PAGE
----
Stephen Strang: Why This Month’s Disappointing Election Can’t Stop Aftershocks of Trump’s Agenda

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Steve Strang

Conservatives were disappointed when the House flipped to Democrat control last week. But even with the liberal impact of that outcome, political analysts say the effects of President Donald Trump’s agenda—such as a robust economy, increased jobs, lower taxes, strong foreign policy, a supported military and protected borders—will be long-lasting.

I call these effects “aftershocks.” As I write in my book, Trump Aftershock, the biggest aftershock from the 2016 presidential election may be that the American people have wised up under Donald Trump’s tutelage. Most Americans no longer trust the “fake news” mainstream media or their so-called experts. We’re all skeptics now. We get our news from multiple and alternative sources. We don’t need liberal pundits to interpret the facts for us any longer. With good information from objective sources, we can do that for ourselves now.

After all, it’s no secret that the mainstream media don’t report the news anymore. Good news about our thriving economy or the fact that Trump’s policies are giving American business a much-needed boost is apparently too much to expect. Instead, the news is all about Trump’s perceived failings, 24 hours a day, while ignoring the news people really need to know. And the ratings of news networks show this, which is a sign that the public is a lot more discerning these days and the complacency of the American people is gone forever.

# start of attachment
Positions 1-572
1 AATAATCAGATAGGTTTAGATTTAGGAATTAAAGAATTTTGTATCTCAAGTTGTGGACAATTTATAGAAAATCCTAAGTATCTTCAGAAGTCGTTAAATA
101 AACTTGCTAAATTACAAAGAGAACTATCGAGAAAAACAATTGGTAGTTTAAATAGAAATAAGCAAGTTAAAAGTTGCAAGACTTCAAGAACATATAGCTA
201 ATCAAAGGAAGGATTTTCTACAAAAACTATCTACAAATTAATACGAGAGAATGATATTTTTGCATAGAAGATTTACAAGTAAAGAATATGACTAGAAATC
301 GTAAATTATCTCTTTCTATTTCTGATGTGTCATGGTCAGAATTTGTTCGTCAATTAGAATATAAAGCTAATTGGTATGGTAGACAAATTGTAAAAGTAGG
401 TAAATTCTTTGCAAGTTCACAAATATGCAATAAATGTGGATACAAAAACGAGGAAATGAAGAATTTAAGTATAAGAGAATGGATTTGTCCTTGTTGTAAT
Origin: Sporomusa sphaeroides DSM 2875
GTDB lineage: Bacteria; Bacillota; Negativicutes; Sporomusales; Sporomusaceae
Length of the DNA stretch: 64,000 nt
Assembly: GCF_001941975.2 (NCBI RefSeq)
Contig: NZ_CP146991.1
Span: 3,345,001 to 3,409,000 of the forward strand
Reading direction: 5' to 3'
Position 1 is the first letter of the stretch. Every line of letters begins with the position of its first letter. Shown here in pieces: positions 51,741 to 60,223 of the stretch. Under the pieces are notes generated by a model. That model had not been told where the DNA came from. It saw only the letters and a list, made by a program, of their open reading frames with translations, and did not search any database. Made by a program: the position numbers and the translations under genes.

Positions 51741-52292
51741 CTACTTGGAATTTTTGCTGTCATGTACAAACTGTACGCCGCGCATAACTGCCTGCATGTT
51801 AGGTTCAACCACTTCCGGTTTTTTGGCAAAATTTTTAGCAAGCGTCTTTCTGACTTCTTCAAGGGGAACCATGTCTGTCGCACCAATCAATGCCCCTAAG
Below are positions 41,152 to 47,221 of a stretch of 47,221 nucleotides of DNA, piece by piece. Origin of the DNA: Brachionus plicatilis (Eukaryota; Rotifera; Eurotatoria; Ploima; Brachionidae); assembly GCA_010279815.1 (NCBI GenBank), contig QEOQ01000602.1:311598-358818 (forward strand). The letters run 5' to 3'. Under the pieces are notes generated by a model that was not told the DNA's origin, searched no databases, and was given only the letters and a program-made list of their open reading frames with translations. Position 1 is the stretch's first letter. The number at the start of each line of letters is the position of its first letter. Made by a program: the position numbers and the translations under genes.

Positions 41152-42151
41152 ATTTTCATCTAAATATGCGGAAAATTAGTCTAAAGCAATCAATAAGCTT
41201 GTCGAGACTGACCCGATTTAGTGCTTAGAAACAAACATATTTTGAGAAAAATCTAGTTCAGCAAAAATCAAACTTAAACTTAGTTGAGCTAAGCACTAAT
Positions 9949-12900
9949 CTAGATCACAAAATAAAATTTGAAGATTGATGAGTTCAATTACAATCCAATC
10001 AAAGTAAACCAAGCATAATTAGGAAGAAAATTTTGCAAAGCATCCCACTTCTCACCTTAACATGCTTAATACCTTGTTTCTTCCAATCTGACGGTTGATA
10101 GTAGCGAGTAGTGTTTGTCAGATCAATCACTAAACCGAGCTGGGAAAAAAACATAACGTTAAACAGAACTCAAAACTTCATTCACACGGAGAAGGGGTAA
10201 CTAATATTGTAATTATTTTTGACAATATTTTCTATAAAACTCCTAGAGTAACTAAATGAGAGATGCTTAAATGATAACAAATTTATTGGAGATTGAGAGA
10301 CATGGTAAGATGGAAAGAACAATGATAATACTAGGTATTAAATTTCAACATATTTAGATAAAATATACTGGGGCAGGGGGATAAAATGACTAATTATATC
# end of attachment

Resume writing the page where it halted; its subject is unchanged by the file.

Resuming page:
For example, though many of Trump’s detractors may still be reveling in the Democratic wins on Tuesday, Trump actually came out a winner, as evidenced by these numbers:

  • Trump lost 26 seats in the House but gained three seats in the Senate, not only maintaining but strengthening Republican control.
  • In the midterm election of his first term, former president Barack Obama lost 63 seats in the House and nine in the Senate in 2010.
  • At the same point of his presidency in 1994, Bill Clinton lost 54 seats in the House and nine in the Senate.
  • Even Ronald Reagan in his first term in 1982 lost 26 seats in the House and broke even in the Senate.

When Americans look across the broad spectrum of Trump accomplishments, the president has, for the most part, lived up to his billing. He is a fighter, and he wants to restore the honor and prestige of the United States around the world. His critics claim he’s just a self-serving businessman with no knowledge of politics, the economy or diplomacy. He has so little knowledge of foreign affairs, they said, he’ll end up getting us into World War III. But when he made his first diplomatic visits to Israel, Europe, China, the Middle East and later the summit in Singapore, most cheered him as a hero. He spoke in Saudi Arabia, Paris and Warsaw, and he made headlines at the World Economic Forum in Switzerland, where he spelled out his pro-business agenda to the home turf of the international elites. The media did their best to downplay his success on the world stage, but it was obvious the president was doing an amazing job.

I explore in greater depth the president’s seismic impact on culture and faith in America in Trump Aftershock, which released on Election Day. In the book, I seek to reveal unreported facts while objectively helping readers understand what the nation’s most unlikely and unconventional president has accomplished, including a featured section on these advancements called “500 Days of American Greatness.”

Buy your own copy of Trump Aftershock at trumpaftershock.com and listen to my podcast below!

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